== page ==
Stevie Carroll (stevie_carroll) wrote,
Stevie Carroll

Festival of Romance Day 2

Still rather shattered from having two conferences back to back, but onwards with the report...

I made it to Watford at the same time as josephine_myles and then discovered that charliecochrane was already there. Once again reporting on the stuff I actually went to, although once again there were other things I'm sorry to have missed:

Novel Openings: How books start. Authors read 150 word openings from their novels. MC: Charlie Cochrane.

Novel openings are all about classic lines to draw people in, and engage them to read more. I bought two books on the strength of the readings and suspect I'll be picking up a couple of the others in the near future. All the authors were very well behaved about sticking to the word count, and often left us dying to know what the next sentence might be. Highlights for me were:

Katie Stevens' Candles on the Sand. Chocolate cake before wedding dress fitting. I bought that one.

Sue Moorecroft's Love and Freedom. Sunburn and American in UK. I suspect I'll be getting hold of that one at some point.

Jan Jones' Stage by Stage. Starting in the middle of a row: not running to usual pattern. I absolutely had to buy that one.

Obviously Charlie's excerpt was also splendid, but I already have that book.

The Big Debate: Men and Romantic Fiction. Why is romantic fiction almost exclusively read and written by women? Do men read and write it in secret? Is the literary world snobby about romance because it's read and written by women? With Roger aka Gill Sanderson, Nell Dixon, Caroline Bell Foster and Nicola May. Chair: Louise Graham.

From my notes:

Roger Sanderson: wrote 30 war stories. Had fifth romance accepted by M&B and wrote 44 more.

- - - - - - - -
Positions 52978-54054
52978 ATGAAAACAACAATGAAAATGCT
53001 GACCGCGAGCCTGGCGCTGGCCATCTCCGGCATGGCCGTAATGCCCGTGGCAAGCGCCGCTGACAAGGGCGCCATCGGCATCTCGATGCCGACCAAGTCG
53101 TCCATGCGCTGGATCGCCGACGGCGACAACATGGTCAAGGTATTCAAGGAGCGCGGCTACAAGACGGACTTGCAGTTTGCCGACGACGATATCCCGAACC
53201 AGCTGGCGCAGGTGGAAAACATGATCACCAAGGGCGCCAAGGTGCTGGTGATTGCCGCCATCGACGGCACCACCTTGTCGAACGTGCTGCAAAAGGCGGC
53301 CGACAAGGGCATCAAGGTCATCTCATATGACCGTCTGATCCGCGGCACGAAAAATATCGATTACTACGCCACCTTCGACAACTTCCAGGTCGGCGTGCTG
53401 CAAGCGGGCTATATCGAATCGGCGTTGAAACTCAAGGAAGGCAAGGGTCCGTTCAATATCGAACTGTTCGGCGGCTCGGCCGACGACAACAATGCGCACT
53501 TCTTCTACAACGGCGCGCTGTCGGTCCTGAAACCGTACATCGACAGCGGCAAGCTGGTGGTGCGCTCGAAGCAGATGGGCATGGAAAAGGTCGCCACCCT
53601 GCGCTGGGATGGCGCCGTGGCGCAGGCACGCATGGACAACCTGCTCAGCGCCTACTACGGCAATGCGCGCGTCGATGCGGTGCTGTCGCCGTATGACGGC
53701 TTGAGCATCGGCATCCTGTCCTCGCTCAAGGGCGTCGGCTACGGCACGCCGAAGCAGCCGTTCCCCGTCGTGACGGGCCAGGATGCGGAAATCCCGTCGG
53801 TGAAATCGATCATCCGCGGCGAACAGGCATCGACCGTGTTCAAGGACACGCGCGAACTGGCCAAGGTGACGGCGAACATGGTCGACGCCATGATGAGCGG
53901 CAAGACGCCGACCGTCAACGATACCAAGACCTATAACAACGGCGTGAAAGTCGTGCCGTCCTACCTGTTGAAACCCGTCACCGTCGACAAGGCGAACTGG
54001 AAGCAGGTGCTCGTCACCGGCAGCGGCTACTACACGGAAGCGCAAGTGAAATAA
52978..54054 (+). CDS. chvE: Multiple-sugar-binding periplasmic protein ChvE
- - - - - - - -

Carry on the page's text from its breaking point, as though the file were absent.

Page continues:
Nell Dixon: men prefer the romantic suspense stories

Caroline Bell Foster: imagining why men read romance. Want androgynous book cover and author name.

Nicola May: men blinkered, but will read if sold to them as something other than chicklit. Like idea of romantic comedy.

Louise Graham: marketing problem with selling romantic fiction to men.

Titles dependent on who publishers think they're marketing to. If written by man will get more masculine marketing.

Lots of excellent comments came from the floor as well, but I'm not sure we came up with a definite solution.

Panel: Where Do You Get Your Ideas From? Join the panel to find out where great romantic stories come from. With authors Charlotte Betts, Juliet Archer, Sophie Angemaring and Jan Jones. Chair: Jan Jones.

From my notes:

Jan Jones: Stage by Stage, clashing worlds. Drives conflict. Chaperone for child actors: invisible to cast. Led to thoughts of what if... and how would it work?

Newmarket for regency romances: easy to spot old buildings. Libraries and prints online. Narrow lanes were still there in 1960s so easy to find photographs. The Rookeries/Dukeries: dozen or so criss-crossing lanes, teeming with life (30 taverns).

Juliet Archer: Darcy and Friends series: Importance of Being Emma and Persuade Me. All best ingredients in Jane Austen's books. Plus visuals from adaptations.

Charlotte Betts: Apothecary's Daughter, sequel coming out next year. Love of research. Children's history books. 1660 street map of London showing extent of Great Fire. Very local to Piatkus offices. Imagining how things had been then: all senses. Visited streets of Delhi, and realised similarities.

Sophie Angemaring: Erotic SF. Worked a lot in all-male teams. Met many charismatic characters. Women have to be very ballsy in that environment: may be unsympathetic when first encountered. Victorian sewers!

Lunch - supported by Total-E-Bound. Another excellent spread, and I got to meet more new-to-me authors. This was followed by the Authors Fashion Show which was a fun idea, but I wasn't sitting in the best place to appreciate the costumes fully.